The key to setting up for Anderson squats is ensuring that the starting position allows the athlete to brace the trunk and apply force to the barbell properly. The starting depth should be at or below 90 degrees but not so low that the athlete cannot brace and exert force as they would during a typical squat performed to depth. 

Regarding specialty barbells used, we often use the giant cambered bar, safety squat bar, and squat bar when performing Anderson squats. 

How to Perform an Anderson Squat

Proper execution of the Anderson squat is crucial to attaining the benefits associated with this great exercise. Considering this exercise variation intentionally places the athlete at a disadvantage from the start, athletes must find optimal squat positioning underneath the barbell to allow for ideal technical execution

The optimal Anderson squat starting position should mimic torso and pelvis positioning like a typical squat. The goal is for the athlete to complete the Anderson squat following their specific squat eccentric movement pattern. It is essential to avoid starting positions that cause the athlete to perform a good morning instead of a squat. 

To perform a proper Anderson squat, we first must ensure that the barbell is in the correct starting position. This means that the barbell is elevated so that the hips and knees are in deep flexion; however, the athlete can still achieve a starting position similar to their end position during the eccentric phase of the squat. 

Once the barbell is properly elevated, we will then position ourselves underneath the barbell. First, we want to get the hands and upper back set into the barbell. Given the demand Anderson squats place on the upper torso at the start, it is vital to correctly set the hands and upper back to allow the torso to remain elevated throughout the movement. 

Next, we want to bring the trunk and pelvis under the barbell. With the upper back and hands set, we will "scoop" ourselves under the barbell into our initial position. Once we are underneath the barbell, we will move our feet around to find a position that allows lateral and vertical force to be effectively applied to move the barbell.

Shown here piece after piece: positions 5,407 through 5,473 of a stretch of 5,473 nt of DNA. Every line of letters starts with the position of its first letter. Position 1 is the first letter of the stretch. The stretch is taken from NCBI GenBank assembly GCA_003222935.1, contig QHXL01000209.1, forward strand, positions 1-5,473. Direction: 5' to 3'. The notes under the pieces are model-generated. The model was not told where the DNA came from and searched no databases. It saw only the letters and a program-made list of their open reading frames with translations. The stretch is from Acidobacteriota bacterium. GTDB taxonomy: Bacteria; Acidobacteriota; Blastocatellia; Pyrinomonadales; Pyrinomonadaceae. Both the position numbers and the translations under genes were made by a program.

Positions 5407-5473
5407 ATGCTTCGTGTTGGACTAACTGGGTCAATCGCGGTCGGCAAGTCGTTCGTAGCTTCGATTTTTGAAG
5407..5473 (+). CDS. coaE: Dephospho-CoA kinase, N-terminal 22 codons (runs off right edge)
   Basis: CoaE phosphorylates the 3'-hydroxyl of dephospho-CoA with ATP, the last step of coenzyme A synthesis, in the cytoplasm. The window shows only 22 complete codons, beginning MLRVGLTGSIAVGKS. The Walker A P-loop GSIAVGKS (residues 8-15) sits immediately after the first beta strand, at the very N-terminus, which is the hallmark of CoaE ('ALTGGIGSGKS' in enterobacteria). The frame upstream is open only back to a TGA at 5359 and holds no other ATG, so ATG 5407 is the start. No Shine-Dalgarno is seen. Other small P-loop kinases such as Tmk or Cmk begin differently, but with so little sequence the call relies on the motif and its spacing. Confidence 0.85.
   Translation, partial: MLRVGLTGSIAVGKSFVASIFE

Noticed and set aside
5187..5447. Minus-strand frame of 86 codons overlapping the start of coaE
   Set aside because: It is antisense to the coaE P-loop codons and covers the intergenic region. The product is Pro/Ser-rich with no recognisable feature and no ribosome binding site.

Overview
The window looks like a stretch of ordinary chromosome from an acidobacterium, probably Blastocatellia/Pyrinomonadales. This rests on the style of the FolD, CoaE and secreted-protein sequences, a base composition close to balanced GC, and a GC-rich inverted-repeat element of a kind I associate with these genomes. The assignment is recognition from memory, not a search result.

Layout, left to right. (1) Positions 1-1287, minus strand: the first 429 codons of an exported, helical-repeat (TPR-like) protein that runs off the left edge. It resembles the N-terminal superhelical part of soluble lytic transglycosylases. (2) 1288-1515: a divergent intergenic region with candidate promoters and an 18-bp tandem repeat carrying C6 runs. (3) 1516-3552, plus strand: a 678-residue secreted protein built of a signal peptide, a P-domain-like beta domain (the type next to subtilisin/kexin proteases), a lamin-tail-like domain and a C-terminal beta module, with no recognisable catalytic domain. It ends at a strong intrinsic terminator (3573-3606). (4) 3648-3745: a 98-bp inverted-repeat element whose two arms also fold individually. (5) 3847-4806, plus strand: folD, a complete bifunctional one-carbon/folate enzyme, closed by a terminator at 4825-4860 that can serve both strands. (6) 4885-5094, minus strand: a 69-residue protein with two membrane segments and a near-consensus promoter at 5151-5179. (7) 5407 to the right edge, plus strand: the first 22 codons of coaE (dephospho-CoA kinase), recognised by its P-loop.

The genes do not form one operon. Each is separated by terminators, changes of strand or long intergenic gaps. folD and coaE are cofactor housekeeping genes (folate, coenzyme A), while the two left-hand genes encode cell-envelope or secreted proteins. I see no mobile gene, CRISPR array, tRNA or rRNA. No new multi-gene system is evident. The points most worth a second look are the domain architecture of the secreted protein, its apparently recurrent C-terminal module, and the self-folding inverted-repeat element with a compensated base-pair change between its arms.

Now that we have established a working starting position for the Anderson squat, we will reset and prepare to lift the barbell. It is important to check and test the Anderson squat stance before beginning max effort work to ensure that the form is optimal. With our form established, we will repeat the steps, get underneath the barbell, and start moving the weight. 

To get the barbell moving, athletes must focus on generating force using the trunk, hips, glutes, and hamstrings. As the barbell begins to leave the pins, we will continue using these muscles while also engaging the mid and upper back along with the quadriceps. The goal is to keep the torso properly elevated while the hips and knees move toward full extension. Keeping the torso elevated is important, especially during the Anderson squat. 

Failure to keep the torso elevated during an Anderson squat will result in an Anderson good morning being performed. This can be dangerous when the barbell is loaded with squat-relevant weight, considering the discrepancy between squat and good morning strength experienced by most athletes. If the starting position is improper or the barbell is overloaded, the hips will rise, resulting in excessive demand being placed on the lumbar spine. 

Once lockout has been achieved, we will perform an eccentric lowering of the barbell back to the starting position. This eccentric lower should be controlled to protect the athlete from injury and the barbell from damage.